By Kristi Pahr
The cannabis plant and its constituent compounds like CBD, CBG, and THC, have received a boatload of attention over the last several years, especially in wellness and medical circles. We know it works as a therapeutic agent for many conditions, but many people don’t know why it works. As it turns out, in addition to the digestive, circulatory, and nervous systems, the ones we all learned about in school, there’s another system — the endocannabinoid system (ECS). It works in conjunction with compounds in cannabis (both hemp and marijuana) to help the body stay in balance.
Discovery of the Endocannabinoid System
Because of its status as a Schedule 1 controlled substance, cannabis was not a widely researched substance in the 20th century. Despite its popularity for recreational use, the mechanism by which it worked, the endocannabinoid system, was not discovered until 1988. It was discovered by researchers Allyn Howlett and William Devane from the St. Louis University School of Medicine, who determined that cannabinoid neurotransmitters are the most plentiful neurotransmitters found in the brain — and not just the human brain. Cannabinoid receptors are found in all vertebrates.
How Does the ECS Work?
The ECS is comprised of three basic parts: cannabinoid receptors, endocannabinoid molecules, and enzymes that help break down cannabinoid molecules. Cannabinoid receptors are found not only in the brain and nervous system but in every system in the body. They are located on cell surfaces where they monitor what’s going on around them. While there are several types of cannabinoid receptors, CB1 and CB2 were the first discovered and have garnered the most research so are the most well-known.
CB1 and CB2 Receptors
CB1 receptors are found mainly in the nervous system. They work with THC molecules and are responsible for the euphoric feeling associated with marijuana consumption. CB2 molecules are found elsewhere in the body, though they are present in the brain and nervous system as well.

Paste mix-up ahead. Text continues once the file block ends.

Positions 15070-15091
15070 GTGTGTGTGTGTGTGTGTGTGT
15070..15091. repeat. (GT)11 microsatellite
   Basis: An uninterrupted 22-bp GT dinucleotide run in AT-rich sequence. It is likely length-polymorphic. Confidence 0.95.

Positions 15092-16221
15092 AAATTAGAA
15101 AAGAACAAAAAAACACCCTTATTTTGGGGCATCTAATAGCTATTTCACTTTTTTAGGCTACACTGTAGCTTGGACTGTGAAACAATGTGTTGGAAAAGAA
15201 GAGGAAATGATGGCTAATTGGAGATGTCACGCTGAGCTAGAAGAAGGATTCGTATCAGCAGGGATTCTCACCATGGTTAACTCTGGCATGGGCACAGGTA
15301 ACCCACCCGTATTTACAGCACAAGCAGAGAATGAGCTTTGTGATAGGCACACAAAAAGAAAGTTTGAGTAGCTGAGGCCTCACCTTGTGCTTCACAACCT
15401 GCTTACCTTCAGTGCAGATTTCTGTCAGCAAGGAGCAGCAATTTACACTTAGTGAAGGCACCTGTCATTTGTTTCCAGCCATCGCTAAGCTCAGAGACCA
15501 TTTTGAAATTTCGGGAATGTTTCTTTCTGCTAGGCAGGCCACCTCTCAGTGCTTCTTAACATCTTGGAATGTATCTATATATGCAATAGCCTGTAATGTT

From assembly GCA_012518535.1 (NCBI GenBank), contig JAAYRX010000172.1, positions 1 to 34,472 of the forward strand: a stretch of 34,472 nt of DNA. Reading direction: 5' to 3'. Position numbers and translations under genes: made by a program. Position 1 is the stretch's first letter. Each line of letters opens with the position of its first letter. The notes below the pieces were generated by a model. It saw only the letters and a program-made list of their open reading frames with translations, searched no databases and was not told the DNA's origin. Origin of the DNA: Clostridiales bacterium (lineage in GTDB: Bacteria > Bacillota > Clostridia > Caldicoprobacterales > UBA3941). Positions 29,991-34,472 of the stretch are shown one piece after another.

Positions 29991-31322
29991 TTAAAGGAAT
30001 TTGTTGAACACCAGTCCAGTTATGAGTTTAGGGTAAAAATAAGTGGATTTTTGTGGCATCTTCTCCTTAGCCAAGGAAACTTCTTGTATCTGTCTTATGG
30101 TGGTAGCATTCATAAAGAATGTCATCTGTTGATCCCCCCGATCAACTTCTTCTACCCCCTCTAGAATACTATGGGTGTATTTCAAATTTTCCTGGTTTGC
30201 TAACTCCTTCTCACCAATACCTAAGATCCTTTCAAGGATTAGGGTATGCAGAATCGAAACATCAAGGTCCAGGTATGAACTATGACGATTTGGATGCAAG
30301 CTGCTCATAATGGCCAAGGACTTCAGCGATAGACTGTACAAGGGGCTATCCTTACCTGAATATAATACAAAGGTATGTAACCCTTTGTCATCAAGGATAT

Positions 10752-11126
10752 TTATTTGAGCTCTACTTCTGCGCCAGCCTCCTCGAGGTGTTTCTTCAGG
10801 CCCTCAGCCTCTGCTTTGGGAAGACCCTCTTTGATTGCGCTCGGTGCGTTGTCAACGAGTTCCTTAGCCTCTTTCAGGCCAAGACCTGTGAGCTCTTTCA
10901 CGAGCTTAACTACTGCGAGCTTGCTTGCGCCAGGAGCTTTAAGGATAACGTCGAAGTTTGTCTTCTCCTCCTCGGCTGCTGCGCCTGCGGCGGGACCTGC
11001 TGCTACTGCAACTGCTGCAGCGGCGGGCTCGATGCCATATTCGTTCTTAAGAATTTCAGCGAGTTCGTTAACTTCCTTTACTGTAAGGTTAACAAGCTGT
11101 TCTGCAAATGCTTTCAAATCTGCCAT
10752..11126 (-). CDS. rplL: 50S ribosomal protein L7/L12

Endocannabinoid molecules are compounds created within the body (endo means within) that interact with cannabinoid receptors. The two major endocannabinoids, anandamide and AG-2, are produced by the body when and where in the body they are needed. They attach to cannabinoid receptors and can produce effects ranging from pain relief to quelling nausea and vomiting, and they are key components in our body’s ability to maintain overall health.
The final piece of the ECS puzzle is metabolic enzymes. These are chemicals that break down endocannabinoids to ensure they aren’t lingering on the receptor sites longer than they’re needed. This is different from many other molecules and neurotransmitters in the body that can be produced and stored for later use. Endocannabinoids are quick to act and quick to dissipate.
Cannabinoid molecules don’t only come from inside our bodies. Plant-based cannabinoids, like THC and CBD, are called phytocannabinoids (phyto means plant) and are found in a range of plant species like black pepper, salvia, brassicas vegetables like broccoli and kale, and of course, Cannabis sativa. While these other plants produce cannabinoids, the cannabis plant produces them in significantly higher quantities, making it the most reliable source for obtaining them.